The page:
Making time for young people
This International Volunteers’ Day, we’re celebrating all our wonderful volunteers who dedicate their time to supporting young people. They help run our shops, spread awareness of important issues, and do vital work in our services.
Here’s a look back at some of our amazing volunteers and how they’ve helped us be there for young people across the UK.
Lydia, volunteer speaker
Lydia helped look after her grandmother from the age of 14. She has since spoken up about her role as a young carer, hoping to raise awareness of this often hidden group of young people.
'A friend offered me the opportunity to speak about my experiences and I thought it would be a good chance encourage schools to recognise the difficulties young carers face.'
'I spoke about how, as a result of being exposed to this world of caring for an elderly person, I grew up at a faster rate, mentally, compared to my peers in school.'
The best bit about speaking out, particularly on a topic that is so real for me, is knowing it can help someone else.
'I think there is such power in putting to use the difficulties that shaped my teenage years so that changes can be made for both schools and the carers themselves.'
Phil, 92, our longest serving volunteer
Phil has been helping us for over 60 years now and continues to put in two mornings a week at the Whitehaven store. He still cycles in and never misses an afternoon in front of Countdown.
He started off selling Christmas cards for us. When he retired, he and his wife started working at one of our shops. Phil mainly works by the till where he can chat to the customers and wave to people passing by.
Customers come in just to have a chat. It's great.
Working in the shop
'I'm always delighted when some of our staff who are unemployed get employment as a result of working with The Children's Society. You see, the shop in Whitehaven, we have training and they get NVQs so this gives them the opportunity to get a job when they were having difficulties getting a job. which I find is great. I love that, that they can get out and find jobs elsewhere, that's the best part.'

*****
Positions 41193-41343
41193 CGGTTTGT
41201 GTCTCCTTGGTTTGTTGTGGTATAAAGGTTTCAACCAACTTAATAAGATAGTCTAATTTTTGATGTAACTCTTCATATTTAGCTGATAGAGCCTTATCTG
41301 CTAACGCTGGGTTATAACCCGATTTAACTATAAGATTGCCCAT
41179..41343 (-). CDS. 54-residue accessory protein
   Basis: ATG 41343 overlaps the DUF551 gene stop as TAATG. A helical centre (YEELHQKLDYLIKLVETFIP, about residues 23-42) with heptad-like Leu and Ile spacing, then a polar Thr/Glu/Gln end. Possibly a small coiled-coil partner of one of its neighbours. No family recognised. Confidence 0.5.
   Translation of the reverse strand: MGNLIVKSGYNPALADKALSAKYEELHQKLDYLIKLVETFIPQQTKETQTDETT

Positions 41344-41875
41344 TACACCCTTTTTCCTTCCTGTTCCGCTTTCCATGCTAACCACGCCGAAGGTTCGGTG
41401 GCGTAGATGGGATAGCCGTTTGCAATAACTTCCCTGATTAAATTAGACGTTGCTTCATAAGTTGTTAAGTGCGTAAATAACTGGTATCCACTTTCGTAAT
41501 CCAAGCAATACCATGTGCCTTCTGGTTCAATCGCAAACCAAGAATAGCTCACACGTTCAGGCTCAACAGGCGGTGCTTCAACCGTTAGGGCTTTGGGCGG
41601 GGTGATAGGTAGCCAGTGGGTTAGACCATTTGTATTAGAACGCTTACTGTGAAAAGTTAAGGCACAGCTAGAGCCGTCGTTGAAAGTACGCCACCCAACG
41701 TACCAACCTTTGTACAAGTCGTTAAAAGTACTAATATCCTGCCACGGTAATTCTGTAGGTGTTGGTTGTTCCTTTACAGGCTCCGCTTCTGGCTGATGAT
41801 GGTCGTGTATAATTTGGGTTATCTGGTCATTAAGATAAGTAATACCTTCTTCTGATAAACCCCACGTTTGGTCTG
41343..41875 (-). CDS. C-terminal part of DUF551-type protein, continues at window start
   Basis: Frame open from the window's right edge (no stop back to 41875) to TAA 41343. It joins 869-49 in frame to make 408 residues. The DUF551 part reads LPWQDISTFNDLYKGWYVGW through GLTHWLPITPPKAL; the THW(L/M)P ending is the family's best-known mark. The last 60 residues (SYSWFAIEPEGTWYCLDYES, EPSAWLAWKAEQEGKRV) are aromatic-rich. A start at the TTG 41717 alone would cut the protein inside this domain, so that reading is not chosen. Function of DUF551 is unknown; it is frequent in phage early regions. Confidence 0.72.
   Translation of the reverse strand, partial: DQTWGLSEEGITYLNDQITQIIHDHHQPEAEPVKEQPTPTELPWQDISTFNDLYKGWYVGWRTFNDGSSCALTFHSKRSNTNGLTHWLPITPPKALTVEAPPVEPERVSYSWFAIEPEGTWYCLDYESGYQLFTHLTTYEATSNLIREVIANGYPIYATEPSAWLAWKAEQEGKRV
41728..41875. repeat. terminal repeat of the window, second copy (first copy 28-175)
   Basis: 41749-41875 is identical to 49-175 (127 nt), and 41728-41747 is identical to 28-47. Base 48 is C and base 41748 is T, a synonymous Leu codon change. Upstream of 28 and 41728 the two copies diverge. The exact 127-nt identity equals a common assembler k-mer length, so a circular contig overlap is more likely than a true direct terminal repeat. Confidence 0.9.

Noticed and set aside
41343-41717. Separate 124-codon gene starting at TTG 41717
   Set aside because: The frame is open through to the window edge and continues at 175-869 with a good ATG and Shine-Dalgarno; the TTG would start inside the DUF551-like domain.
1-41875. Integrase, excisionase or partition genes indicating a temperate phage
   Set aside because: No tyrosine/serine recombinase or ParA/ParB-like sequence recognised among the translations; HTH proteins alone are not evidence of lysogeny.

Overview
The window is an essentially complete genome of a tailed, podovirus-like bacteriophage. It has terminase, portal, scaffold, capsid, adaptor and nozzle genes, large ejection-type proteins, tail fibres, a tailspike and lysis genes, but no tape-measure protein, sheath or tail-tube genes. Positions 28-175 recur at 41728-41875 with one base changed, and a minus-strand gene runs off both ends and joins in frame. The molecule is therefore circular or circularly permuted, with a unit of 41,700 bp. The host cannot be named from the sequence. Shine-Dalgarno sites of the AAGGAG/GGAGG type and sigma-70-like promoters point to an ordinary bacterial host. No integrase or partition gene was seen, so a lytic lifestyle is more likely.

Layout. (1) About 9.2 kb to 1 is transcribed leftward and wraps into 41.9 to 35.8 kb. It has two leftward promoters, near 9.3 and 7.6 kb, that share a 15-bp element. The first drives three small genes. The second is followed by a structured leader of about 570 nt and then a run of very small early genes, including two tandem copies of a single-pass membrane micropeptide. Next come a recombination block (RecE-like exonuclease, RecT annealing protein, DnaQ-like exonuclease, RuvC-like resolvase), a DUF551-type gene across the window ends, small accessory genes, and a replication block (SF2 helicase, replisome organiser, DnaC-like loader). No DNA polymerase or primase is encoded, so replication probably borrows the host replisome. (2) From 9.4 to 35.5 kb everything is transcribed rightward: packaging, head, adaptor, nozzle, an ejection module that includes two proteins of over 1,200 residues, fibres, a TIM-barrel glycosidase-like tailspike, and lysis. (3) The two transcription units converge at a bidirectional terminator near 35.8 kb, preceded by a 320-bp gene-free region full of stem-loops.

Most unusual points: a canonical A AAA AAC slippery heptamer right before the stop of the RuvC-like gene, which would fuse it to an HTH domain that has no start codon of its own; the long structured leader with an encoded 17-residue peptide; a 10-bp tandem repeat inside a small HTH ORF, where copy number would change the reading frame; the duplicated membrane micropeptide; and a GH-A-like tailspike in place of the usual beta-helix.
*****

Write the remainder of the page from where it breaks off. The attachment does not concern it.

Just come along, be open minded...just enjoy it
Helen is a befriender in one of our refugee and migrant services. Befrienders help young people build confidence, meet people and follow their passions. They can help young people find football teams, join dance classes, or just be a friendly face to hang out with.
‘All of the young people that I've befriended have arrived in this country on their own and have often been very young when they have arrived, having experienced some quite traumatic and difficult things.'
‘Just having someone to talk to and someone to have fun with and to experience a bit of the city that they’re in – it’s important.’
befriending best bits
For Helen, the best bit about being a befriender is ‘seeing little changes in them.’
It’s really nice to spend time with young people and find out about their lives.
'It’s also nice to have an excuse to do lots of activities and then kind of like see it with new eyes.'
Become a volunteer
We couldn't do the important work we do without people like Lydia, Phil and Helen.
Our volunteers and supporters allow us to be there for young people who need it most. They help collect donations, they support our services, they raise awareness on the issues that matter.
Whether you want to work behind the scenes or work directly with young people, we have roles for all skills and interests.